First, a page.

By FRANK LEWIS
PDT Staff Writer
A Peebles man who was a part of Operation Linebacker II during the Vietnam War recently received military medals he had earned while serving in the war.
Congresswoman Jean Schmidt recently presented the medals to John Brockhoeft, who had requested her help in obtaining the commendations.
Brockhoeft began serving in the Navy on Aug. 14, 1969, and was honorably discharged Jan. 30, 1973. He was trained as an aviation maintenance administrator and was assigned to the USS Ranger with the 7th Fleet in the Pacific Ocean. Brockhoeft was attached to Attack Squadron 25 and in charge of production control, quality assurance and data analysis.
Brockhoeft said he remembers Operation Linebacker II like it happened yesterday.
“There is an imaginary line running parallel to the coast of North Vietnam called Yankee Station where all the naval vessels, carrier task forces ran while we were carrying out air operations against North Vietnam,” Brockhoeft said. “Operation Linebacker II was a joint Navy, Air Force and Marine aviator’s operation.”
Brockhoeft said the Air Force flew B-52s from Guam and Thailand, and the operation began on Dec. 18, 1972, and lasted 11 days, through Dec. 29.
“On the first day they launched 129 B-52s from Guam in two hours,” Brockhoeft said. “It was the largest launch in aircraft history. It was at the end of the Vietnam War. The war had gone on for a long time. It was the first war in which the Armed Forces were told they had to fight the war lightly, and to fight by rules.”
Brockhoeft said if those involved in the actual fighting had been allowed to go all out, things would have been different. As it is, Brockhoeft believes the fighting forces actually had a success.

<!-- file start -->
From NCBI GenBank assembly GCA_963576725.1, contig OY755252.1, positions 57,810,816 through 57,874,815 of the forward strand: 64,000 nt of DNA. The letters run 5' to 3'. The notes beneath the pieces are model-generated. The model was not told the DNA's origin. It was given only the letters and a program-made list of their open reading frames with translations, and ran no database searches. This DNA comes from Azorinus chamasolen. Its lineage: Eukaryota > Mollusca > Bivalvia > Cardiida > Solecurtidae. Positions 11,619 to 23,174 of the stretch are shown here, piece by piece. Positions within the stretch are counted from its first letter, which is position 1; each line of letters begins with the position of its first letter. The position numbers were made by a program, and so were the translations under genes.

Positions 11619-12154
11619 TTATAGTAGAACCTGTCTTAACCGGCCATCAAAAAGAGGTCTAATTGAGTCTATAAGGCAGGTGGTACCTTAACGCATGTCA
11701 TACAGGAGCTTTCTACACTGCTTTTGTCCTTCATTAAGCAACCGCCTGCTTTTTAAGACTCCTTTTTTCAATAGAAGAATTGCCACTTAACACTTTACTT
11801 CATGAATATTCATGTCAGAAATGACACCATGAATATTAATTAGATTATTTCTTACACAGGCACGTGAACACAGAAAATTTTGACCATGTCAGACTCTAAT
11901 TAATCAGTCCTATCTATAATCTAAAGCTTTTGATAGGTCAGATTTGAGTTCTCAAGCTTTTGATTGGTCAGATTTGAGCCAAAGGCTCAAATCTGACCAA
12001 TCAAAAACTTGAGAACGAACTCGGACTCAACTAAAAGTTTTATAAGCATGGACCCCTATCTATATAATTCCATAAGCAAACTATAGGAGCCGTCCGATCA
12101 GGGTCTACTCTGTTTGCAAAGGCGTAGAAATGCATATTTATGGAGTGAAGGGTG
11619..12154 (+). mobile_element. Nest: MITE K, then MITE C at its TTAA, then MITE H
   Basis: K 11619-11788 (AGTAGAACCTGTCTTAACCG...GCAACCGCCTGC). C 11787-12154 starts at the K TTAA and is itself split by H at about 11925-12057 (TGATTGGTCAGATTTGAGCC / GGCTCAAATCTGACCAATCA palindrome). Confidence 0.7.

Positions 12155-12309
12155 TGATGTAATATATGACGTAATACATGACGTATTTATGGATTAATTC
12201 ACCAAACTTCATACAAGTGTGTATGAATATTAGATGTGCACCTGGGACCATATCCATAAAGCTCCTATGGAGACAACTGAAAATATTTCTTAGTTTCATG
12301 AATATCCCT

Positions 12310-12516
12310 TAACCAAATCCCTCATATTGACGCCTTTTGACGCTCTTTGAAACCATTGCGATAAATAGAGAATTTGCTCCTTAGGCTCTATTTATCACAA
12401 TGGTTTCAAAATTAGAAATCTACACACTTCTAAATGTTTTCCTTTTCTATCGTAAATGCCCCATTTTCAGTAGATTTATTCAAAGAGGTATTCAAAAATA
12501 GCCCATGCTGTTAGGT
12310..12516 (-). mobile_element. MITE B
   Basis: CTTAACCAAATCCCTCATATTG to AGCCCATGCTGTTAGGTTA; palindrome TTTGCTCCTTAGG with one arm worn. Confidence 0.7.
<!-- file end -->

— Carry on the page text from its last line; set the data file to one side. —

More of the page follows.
“They (the military) said, ‘if only we could fight this war out, we could defeat them in 30 days,’” Brockhoeft said. “We actually defeated them in 11 days in Operation Linebacker II, we dropped 20,000 tons of bombs on North Vietnam, destroying all their railroads, power-generating stations, all 17 of their airfields, their bridges, cratering the airfields, runways and the air control towers; and bombed all their petroleum storage facilities, and the radio stations.”
Brockhoeft said 43 Americans and 1,600 North Vietnamese died in the battle. Brockhoeft said 49 Americans were taken prisoner, but were not tortured like those who had been taken earlier in the war.
“That is because the North Vietnamese were so defeated after 11 days of bombing by the Navy and the Air Force that they were sure the Americans would come in and do a land invasion and occupy their country,” Brockhoeft said. “So they stopped torturing the ones who had already been prisoners there. They wanted to look like good guys.”
Brockhoeft is a Navy veteran who received the National Defense Service Medal, the Meritorius Unit Commendation Ribbon, and the Vietnam Service Medal.
“It was just a few days before I got them that I received information that I was going to receive them,” Brockhoeft said. “It’s a little bit of history that I can pass on to my children. They have heard me talk about Operation Linebacker II that I was in, but now they have seen the medals.”
In addition to Brockhoeft, Schmidt presented medals to George William Morgan III of Ripley in Brown County, who received the Army Commendation Medal, the Good Conduct Medal, the National Defense Service Medal, the Vietnam Service Medal with one bronze campaign star attachment, the Republic of Vietnam Campaign Ribbon with 1960 device, the Driver & Mechanic Badge with driver bar, and the Expert Badge & Rifle Bar. Schmidt also awarded the late A.J. Clark, whose family accepted on the Navy veteran’s behalf his World War II Victory Medal, the American Campaign Medal, the Asiatic Pacific Campaign Medal with one silver battle star and two bronze battle stars, the Navy Occupation Service Medal with Asia Clasp, the Combat Action Ribbon, the Discharge button, and the World War II Honorable Service Lapel Pin.
“These men earned these medals during their service with the U.S. military, and I was happy to help them obtain this long-overdue recognition,” Schmidt said. “I offered my thanks and gratitude to them on behalf of a grateful nation.”
Brockhoeft and his wife, Joanne, have nine children. He is a long-distance truck driver.
Frank Lewis may be reached at 740-353-3101, ext. 232, or at firstname.lastname@example.org.